Ensuring the DreamFactory-generated database APIs are running at peak performance is accomplished by ensuring your database is properly configured, has been allocated appropriate hardware and network resources, and turning on DreamFactory's database caching feature. In this section we'll talk more about all of these tasks.
Index the Database
For database-backed APIs, there is no more impactful task one could take than properly indexing the database. Database indexing is what allows your database engine to quickly identify which rows match conditions defined by a
where clause. Refer to the following resources for both general and database-specific indexing information:
Database API Caching
Enable database API caching whenever practical, as it will undoubtedly improve performance.
DreamFactory instances may be load balanced, and can be configured to share the system database, cache details, and other information necessary to operate in a distributed environment. Below are some links that may help you configure a load balancer with some of the most common cloud providers.
DreamFactory enables file-based caching by default, however you may opt to configure one of the other supported caching solutions, such as Redis. Please see these links to see connection tutorials:
Adding Redis Caching
One of DreamFactory's great advantages is it is built atop Laravel, and as such, you can take advantage of Laravel's support for shared caching solutions, among other things. This is great because it means the caching solution has been extensively tested and proven in production environments.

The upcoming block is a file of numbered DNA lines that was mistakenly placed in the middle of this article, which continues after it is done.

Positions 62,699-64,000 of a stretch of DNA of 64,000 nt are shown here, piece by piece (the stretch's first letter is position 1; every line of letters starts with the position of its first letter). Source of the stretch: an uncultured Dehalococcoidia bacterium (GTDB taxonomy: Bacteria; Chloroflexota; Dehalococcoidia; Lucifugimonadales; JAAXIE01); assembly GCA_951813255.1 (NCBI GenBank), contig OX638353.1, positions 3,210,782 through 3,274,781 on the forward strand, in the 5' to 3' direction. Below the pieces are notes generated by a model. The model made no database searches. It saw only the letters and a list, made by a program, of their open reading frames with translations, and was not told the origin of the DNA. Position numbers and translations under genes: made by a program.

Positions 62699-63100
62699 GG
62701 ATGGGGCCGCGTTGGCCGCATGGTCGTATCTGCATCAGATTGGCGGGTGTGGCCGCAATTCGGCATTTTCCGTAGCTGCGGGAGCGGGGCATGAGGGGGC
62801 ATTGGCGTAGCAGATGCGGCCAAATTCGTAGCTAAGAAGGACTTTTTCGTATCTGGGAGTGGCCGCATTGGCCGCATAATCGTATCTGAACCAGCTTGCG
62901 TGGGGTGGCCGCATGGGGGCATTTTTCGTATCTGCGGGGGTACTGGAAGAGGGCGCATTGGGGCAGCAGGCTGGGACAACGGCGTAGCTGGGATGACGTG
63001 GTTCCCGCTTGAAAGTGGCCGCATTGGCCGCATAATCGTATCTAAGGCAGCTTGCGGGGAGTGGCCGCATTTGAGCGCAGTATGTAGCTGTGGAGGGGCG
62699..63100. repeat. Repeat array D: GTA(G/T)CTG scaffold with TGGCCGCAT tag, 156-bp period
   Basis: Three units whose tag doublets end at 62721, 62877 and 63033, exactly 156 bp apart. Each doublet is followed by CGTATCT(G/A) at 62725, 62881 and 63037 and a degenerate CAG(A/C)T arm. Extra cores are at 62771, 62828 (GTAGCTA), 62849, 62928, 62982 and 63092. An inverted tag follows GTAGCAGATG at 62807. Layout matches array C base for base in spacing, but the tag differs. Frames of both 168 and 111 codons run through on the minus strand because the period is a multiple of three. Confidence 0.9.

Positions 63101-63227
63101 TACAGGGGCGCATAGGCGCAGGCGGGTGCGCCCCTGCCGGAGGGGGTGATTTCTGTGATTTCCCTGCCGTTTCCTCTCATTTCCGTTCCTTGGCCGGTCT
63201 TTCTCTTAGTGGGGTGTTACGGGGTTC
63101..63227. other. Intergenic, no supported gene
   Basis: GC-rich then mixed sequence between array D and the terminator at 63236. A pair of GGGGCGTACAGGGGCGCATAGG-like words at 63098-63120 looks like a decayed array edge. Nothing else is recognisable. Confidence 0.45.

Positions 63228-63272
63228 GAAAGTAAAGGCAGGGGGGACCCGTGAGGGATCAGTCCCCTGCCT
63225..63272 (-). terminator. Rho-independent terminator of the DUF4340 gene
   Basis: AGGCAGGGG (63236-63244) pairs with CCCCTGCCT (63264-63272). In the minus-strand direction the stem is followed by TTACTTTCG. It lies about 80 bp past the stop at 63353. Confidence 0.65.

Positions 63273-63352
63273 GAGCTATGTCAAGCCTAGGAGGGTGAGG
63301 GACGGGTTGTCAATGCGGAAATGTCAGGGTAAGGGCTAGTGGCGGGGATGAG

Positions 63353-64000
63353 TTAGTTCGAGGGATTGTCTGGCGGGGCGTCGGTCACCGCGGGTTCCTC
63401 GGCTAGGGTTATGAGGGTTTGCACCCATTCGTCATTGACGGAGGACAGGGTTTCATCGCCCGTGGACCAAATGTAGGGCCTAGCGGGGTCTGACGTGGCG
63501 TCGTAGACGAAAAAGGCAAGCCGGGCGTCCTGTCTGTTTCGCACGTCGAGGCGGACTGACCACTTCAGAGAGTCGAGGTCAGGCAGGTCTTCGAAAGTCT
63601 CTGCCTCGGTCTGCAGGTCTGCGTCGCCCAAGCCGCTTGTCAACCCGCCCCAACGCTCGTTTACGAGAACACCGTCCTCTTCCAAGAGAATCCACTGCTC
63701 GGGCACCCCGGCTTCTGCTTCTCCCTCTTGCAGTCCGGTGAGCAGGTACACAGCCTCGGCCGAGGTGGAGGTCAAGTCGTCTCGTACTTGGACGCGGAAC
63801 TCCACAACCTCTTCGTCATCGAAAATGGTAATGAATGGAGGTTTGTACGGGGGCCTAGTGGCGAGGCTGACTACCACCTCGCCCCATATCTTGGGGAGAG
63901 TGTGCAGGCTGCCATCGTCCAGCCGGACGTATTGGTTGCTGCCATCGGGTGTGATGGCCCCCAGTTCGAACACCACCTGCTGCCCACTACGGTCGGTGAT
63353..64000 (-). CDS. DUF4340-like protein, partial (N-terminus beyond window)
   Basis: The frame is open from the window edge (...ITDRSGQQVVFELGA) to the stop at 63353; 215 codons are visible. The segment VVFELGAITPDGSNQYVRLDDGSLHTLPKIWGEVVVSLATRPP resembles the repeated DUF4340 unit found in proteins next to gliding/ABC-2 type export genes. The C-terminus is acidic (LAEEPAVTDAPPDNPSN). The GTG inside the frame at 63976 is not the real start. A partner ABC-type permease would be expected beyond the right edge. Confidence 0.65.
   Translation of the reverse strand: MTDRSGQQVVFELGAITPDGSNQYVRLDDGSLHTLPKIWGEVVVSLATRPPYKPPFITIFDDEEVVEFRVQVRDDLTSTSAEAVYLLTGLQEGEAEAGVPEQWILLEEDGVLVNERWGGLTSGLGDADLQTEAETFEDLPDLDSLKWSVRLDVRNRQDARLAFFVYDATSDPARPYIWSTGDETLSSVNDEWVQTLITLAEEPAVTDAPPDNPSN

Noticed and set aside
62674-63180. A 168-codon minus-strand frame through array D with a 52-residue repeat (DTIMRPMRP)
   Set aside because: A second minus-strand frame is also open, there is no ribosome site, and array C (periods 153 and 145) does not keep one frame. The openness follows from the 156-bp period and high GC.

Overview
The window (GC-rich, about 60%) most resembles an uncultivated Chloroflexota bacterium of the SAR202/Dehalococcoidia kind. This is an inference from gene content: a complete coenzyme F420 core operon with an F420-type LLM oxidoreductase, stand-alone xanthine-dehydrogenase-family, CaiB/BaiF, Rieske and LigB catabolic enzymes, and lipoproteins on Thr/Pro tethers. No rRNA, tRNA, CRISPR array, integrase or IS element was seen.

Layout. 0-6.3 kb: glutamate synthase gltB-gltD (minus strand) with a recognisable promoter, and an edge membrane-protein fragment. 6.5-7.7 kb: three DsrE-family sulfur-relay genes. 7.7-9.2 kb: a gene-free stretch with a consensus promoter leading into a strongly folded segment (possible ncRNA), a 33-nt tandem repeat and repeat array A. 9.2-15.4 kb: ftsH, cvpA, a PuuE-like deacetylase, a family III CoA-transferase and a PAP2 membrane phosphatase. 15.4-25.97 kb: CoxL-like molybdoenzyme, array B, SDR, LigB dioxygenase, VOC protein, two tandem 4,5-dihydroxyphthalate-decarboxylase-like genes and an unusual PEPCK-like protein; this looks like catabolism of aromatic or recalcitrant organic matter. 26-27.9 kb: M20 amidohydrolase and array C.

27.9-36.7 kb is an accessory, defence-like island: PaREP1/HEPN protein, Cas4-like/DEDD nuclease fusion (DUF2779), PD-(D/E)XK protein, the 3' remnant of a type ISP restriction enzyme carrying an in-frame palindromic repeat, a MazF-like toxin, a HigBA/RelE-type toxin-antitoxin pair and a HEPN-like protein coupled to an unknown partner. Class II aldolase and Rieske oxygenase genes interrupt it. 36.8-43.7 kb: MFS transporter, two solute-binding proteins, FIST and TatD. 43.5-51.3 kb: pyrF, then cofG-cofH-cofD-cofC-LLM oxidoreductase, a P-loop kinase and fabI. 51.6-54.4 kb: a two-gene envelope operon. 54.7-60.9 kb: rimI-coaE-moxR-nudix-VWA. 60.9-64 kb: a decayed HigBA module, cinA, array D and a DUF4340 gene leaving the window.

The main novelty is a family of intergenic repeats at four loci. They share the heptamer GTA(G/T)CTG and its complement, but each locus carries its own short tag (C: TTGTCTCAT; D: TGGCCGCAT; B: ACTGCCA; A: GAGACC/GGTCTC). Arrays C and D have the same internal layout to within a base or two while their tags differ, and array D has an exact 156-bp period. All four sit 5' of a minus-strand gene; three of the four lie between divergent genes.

To install the predis package you just need to navigate to your project's root directory and execute this command:
$ composer require predis/predis
Next, open your .env file and look for this section:
## CACHE_DRIVER options: apc, array, database, file, memcached, redis CACHE_DRIVER=file Change CACHE_DRIVER to: CACHE_DRIVER=redis
Next, scroll down and uncomment these lines by removing the
#, and then update the
CACHE_PORT, and (optionally) the
CACHE_PASSWORD parameters to match your Redis environment:
## If CACHE_DRIVER = memcached or redis #CACHE_HOST= #CACHE_PORT= #CACHE_PASSWORD=
Finally, scroll down to the following section and uncomment
## If CACHE_DRIVER = redis #CACHE_DATABASE=2 ## Which Redis client to use: predis or phpredis (PHP extension) #REDIS_CLIENT=predis
You can leave CACHE_DATABASE set to 2. For the
REDIS_CLIENT you can leave it set to predis if you've installed the predis/predis package (recommended). By default your Redis Database will be on 0, so be sure to
SELECT whatever the number is you have set your